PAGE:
Saturday, March 20, 2010

Dealing with the Dell … 2010 Edition

For the longest time, the Dealing with the Dell... post I did back in 2006 was a perennial top post ranker here at the GSD tech ranch.

Most of that I have to credit to Tech Blog’ist Dwight Silverman and Ed Bott who both linked to the post.

So this past week, I stopped by a senior friend’s house after work and set up his new Dell Inspiron 580 Desktop.

My o my. How far we have come.

Back in 2006, setting up that new factory-fresh Dell system took 4.5 hours.  In 2010? Just under two hours.

Sure my experience has grown since then, systems are faster, and this user’s needs were more simple than before, but it was a very refreshing experience.

The User

This wonderful mentor of mine would fall squarely in the “senior” category.  Long since retired but still very active.  He continues to grow PC savvy and I usually function as the premiere pc support source he relies upon.

He has had two laptops as well as a previous Dell desktop system.  All running Windows XP.

He surfs the web, does financial management, is getting into digital photography (after many years as a film-based hobbyist) and prints/scans stuff.

His XP system continued to experience crashes and while adequate, was showing its age.

A few weeks earlier he asked for advice on what to look for in a desktop system and I gave him my basic spiel.

Then he called me to come set it up and swing his data over onto the new system.

The System

The Dell system he purchased came with a quad-core, 6 GB of system RAM, a 500 GB SATA drive, and a new wide-screen LCD monitor.

It was loaded with Windows 7 Home Premium running as x64 bit flavor.

He had gone ahead and purchased the MS Office 2007 Student Teacher edition which was pre-loaded.

It also came with a trial McAfee Security Center.

The Setup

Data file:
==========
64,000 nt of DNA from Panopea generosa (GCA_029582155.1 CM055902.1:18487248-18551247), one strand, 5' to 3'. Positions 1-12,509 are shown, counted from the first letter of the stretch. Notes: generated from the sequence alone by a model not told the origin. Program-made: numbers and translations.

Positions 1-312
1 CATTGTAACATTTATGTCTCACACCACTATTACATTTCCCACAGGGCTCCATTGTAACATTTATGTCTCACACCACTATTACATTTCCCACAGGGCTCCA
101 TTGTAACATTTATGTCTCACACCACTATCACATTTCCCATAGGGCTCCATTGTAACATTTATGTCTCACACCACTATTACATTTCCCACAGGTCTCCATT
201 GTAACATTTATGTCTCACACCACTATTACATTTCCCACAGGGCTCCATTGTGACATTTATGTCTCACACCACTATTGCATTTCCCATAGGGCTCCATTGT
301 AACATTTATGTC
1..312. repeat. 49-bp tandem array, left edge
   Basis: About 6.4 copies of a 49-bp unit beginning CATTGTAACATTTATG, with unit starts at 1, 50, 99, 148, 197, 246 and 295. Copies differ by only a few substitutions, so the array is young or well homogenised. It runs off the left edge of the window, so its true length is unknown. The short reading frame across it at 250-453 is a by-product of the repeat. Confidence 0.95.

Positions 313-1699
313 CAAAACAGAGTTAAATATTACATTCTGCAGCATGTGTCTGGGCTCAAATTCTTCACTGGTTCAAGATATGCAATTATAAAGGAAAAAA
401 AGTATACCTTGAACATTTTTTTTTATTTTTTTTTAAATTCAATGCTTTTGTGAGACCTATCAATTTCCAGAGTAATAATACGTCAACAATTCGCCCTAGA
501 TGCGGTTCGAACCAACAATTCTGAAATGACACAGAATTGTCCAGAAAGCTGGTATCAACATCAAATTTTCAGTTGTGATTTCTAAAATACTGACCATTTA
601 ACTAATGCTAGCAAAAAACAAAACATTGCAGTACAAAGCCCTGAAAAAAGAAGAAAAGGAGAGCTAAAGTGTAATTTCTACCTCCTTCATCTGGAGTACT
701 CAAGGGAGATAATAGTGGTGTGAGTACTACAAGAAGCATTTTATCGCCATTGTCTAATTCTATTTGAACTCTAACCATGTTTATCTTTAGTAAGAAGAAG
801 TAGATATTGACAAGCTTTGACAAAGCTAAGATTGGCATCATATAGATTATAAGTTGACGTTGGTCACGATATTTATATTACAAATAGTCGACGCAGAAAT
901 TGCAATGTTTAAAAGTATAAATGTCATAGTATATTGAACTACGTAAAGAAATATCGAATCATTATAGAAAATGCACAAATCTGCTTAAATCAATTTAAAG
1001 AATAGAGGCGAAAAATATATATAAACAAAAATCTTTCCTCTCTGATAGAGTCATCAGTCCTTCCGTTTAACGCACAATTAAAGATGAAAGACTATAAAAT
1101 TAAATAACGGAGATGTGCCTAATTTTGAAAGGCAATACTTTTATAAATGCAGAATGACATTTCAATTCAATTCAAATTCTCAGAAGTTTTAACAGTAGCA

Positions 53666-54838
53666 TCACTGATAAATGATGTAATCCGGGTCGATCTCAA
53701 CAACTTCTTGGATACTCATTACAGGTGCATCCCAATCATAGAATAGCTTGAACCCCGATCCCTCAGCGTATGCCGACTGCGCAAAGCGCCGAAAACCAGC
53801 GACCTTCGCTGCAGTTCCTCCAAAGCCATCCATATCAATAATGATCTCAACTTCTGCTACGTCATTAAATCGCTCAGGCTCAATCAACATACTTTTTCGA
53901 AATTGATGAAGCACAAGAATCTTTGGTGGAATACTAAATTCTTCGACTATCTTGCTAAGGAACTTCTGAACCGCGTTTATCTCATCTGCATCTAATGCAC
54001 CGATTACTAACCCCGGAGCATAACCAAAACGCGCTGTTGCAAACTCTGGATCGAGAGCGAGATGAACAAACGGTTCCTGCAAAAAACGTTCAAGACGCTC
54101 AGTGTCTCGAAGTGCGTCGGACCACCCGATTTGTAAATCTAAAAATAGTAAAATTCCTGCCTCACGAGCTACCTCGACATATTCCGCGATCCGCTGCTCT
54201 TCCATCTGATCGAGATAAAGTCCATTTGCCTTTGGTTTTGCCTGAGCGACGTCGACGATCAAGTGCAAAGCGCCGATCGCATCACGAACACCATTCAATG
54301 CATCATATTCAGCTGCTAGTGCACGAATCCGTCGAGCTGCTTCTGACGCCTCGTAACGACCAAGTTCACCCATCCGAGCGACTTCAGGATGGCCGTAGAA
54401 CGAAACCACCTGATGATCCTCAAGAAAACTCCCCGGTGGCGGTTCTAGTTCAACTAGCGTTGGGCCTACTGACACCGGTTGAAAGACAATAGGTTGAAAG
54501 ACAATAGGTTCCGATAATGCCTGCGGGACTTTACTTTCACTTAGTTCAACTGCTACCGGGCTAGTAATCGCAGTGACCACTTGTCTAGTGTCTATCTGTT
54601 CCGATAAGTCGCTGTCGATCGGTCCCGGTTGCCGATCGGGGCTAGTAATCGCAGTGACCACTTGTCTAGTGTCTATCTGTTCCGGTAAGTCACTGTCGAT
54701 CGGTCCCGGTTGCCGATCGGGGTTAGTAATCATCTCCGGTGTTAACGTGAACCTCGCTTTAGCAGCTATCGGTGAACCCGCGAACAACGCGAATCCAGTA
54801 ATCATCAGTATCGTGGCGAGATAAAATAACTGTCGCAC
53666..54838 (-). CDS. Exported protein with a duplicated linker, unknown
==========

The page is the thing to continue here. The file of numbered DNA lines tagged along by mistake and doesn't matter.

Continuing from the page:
I didn’t have much work to do on his current XP system.  It had BSOD and (knowing I was busy with a work project) had elected to have a local PC shop work on it.  They “solved” his problem by saving his My Documents folder and a few others, overlaying XP as a fresh install, then porting his “My Documents” folder back into the fresh profile.


Gone were the Outlook Express data stores that were kept in a non-My Documents location along with a lot of other data.

Fortunately all of the key stuff was still present and he had religiously been backing up Quicken data to a USB stick and CD media.

Lessons learned…call me.  Really.  If I’m so busy I can’t look at it I can give you advice.  Anyway…

Shut down the old system.  Pulled all the cords/cables, etc and strung the new ones out of the box.

Cordless mouse and keyboard now.  Sweet.

In about ten minutes it was unboxed, cabled up, and powered on.

I quickly set up the single user account on the system and rebooted.

It was wicked-fast.

I checked the add/remove programs list and it was refreshingly clear of any and all crapware and third-party software add-on bloat.  Both the x32 and x64 bit Java versions had been loaded and were current.

No need for deployment of the awesomely helpful PC Decrapifier (recently updated to version 2.2.1).

Quick and deeper system reviews using Process Explorer and Autoruns found everything ship-shape.

Flash and Shockwave got installed and updated.

I uninstalled the McAfee trialware package.

I made sure the Windows 7 Microsoft Firewall was on and set correctly before plugging it into the DSL modem. (for some easy Win7 alternative firewalls see this The Best Free Firewalls for Windows 7: Top Firewall Options Compatible with Windows 7 Including Software from Comodo, Sunbelt, and Outpost) post.  More on why I stuck with this one later..